Bailing out Detroit carmakers

September 10, 2008
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Executives of General Motors, Ford and Chrysler are optimistic about their chances of getting inexpensive federal loans to help tide them through the credit crunch and sales downturn.


The discussions, which have come to light in recent weeks, have the execs smiling like possums not only because the government set a precedent by bailing out Wall Street, but also because itâ??s an election year.


Theyâ??d like to see Congress OK the loans this fall. And it would be difficult for John McCain and Barack Obama to say â??Noâ?? to the swing state of Michigan as well as the auto-dependent states of Ohio and Indiana, which also are in play this November.


Should the government offer the loans?


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  • absolutley!!! no questions asked. too many jobs in Indiana rely on the auto industry and Michigans economy is in the John because of these three companies.
  • Here we have another example of companies that have done poorly in the free market and now wish the government to bail them out. To bail out these companies is akin to giving these CEO's a free pass on all the poor decisions they made. It will provide them no incentive to improve themselves and they will continue to fall further and further behind the Japanese auto-makers. Why should consumers who have already rejected the products produced by the American auto-makers be forced to support financially the inefficient way that these companies do business?

    There are many jobs in Indiana that rely on the auto industry but more and more are coming from the likes of Honda, Subaru, and Toyota. Michigan has not done as good a job of diversifying its economy for the 21st century. If it continues to rely on companies that have had steep financial losses for over a decade now then perhaps they would be wise to encourage those auto manufacturers that are doing well to build plants in their state.
  • It doesn't really matter what anyone thinks. The pols will push this through no matter whom is at the helm.

    Shoot, the guys in DC that are supposed to serve us have failed miserably in doing their jobs. This would be one more example. Add your own conntributions to this list:

    1. Failure to adequately secure our borders
    2. Failure to control spending (remember it is Congress that spends)
    3. Failure to work toward energy independence (they've done just the opposite)
    4. Failure to provide any decent alternatives to the broken public education system (remember no child left behind which promotes testing over learning and quantity over quality
    5. Failure to focus on the issues important to taxpayers (remember Dan Burton and the silly investigation of drug use in Baseball instead of providing a sane energy policy)
    6. Failure to provide a simple, workable tax system (say hello to Fair Tax and goodbye IRS)

    So, what do we do - try to promote 1 of 3 Senators to the Presidency - why, they have ALL failed to do their jobs and yet they want to be promoted? No matter whom wins, we get what we deserve.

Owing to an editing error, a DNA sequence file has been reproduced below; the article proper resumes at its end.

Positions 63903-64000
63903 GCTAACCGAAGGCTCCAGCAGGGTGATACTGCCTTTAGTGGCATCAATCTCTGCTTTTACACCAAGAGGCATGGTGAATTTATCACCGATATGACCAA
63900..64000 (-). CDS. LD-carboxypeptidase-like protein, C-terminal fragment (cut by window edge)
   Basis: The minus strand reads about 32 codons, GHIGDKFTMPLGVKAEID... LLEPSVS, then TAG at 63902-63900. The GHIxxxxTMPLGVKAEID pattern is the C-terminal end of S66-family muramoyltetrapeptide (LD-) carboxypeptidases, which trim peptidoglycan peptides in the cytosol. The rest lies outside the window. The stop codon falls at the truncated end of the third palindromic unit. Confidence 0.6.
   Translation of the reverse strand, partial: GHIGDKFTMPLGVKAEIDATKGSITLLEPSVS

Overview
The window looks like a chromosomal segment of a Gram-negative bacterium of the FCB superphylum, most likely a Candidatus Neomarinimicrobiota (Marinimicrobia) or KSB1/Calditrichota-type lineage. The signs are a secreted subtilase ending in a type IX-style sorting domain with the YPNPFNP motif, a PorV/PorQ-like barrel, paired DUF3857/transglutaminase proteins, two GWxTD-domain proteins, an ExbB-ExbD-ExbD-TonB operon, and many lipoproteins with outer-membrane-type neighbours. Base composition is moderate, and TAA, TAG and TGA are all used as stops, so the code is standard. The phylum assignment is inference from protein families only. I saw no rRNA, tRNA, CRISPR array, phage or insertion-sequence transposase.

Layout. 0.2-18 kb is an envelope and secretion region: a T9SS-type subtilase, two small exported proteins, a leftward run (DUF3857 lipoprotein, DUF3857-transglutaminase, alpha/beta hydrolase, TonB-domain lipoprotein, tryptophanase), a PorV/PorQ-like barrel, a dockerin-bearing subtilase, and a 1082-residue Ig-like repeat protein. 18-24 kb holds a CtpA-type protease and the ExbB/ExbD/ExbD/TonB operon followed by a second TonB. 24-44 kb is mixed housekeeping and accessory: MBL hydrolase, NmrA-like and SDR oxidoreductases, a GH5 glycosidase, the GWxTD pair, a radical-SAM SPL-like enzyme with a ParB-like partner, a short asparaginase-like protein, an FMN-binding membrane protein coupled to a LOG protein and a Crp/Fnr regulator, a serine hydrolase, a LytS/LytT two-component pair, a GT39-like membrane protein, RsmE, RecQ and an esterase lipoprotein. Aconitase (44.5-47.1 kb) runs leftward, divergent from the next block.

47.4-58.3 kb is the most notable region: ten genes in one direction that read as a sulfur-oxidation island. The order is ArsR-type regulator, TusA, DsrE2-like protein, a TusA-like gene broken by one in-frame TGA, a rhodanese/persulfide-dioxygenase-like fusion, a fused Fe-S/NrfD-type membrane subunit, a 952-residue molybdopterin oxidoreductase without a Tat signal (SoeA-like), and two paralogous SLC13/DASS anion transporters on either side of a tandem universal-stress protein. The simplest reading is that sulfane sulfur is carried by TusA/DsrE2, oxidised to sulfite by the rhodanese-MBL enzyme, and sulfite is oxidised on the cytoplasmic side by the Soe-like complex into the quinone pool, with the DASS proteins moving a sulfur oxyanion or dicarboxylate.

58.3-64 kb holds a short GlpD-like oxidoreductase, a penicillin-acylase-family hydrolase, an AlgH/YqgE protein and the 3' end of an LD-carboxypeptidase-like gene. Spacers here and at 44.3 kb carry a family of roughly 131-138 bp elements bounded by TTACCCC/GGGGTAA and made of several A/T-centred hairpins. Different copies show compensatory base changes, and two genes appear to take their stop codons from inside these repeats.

• I don't believe the government should bail them out. Maybe this will make more U.S. companies examine their practices to be more fiscally responsible. When the big 3 were manufacturing bigger trucks and SUV's, they should have been doing a better job of planning for the future. These companies and most organizations affiliated with them have brought it on themselves. Each company is just like a spoiled child that will continue to make poor decisions until someone forces him to take responsibility.

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  1. If what you stated is true, then this article is entirely inaccurate. "State sells bonds" is same as "State borrows money". Supposedly the company will "pay for them". But since we are paying the company, we are still paying for this road with borrowed money, even though the state has $2 billion in the bank.

  2. Andrew hit the nail on the head. AMTRAK provides terrible service and that is why the state has found a contractor to improve the service. More trips, on-time performance, better times, cleanliness and adequate or better restrooms. WI-FI and food service will also be provided. Transit from outlying areas will also be provided. I wouldn't take it the way it is but with the above services and marketing of the service,ridership will improve and more folks will explore Indy and may even want to move here.

  3. They could take the property using eminent domain and save money by not paying the church or building a soccer field and a new driveway. Ctrwd has monthly meetings open to all customers of the district. The meetings are listed and if the customers really cared that much they would show. Ctrwd works hard in every way they can to make sure the customer is put first. Overflows damage the surrounding environment and cost a lot of money every year. There have been many upgrades done through the years to help not send flow to Carmel. Even with the upgrades ctrwd cannot always keep up. I understand how a storage tank could be an eye sore, but has anyone thought to look at other lift stations or storage tanks. Most lift stations are right in the middle of neighborhoods. Some close to schools and soccer fields, and some right in back yards, or at least next to a back yard. We all have to work together to come up with a proper solution. The proposed solution by ctrwd is the best one offered so far.

  4. Fox has comments from several people that seem to have some inside information. I would refer to their website. Changed my whole opionion of this story.

  5. This place is great! I'm piggy backing and saying the Cobb salad is great. But the ribs are awesome. $6.49 for ribs and 2 sides?! They're delicious. If you work downtown, head over there.

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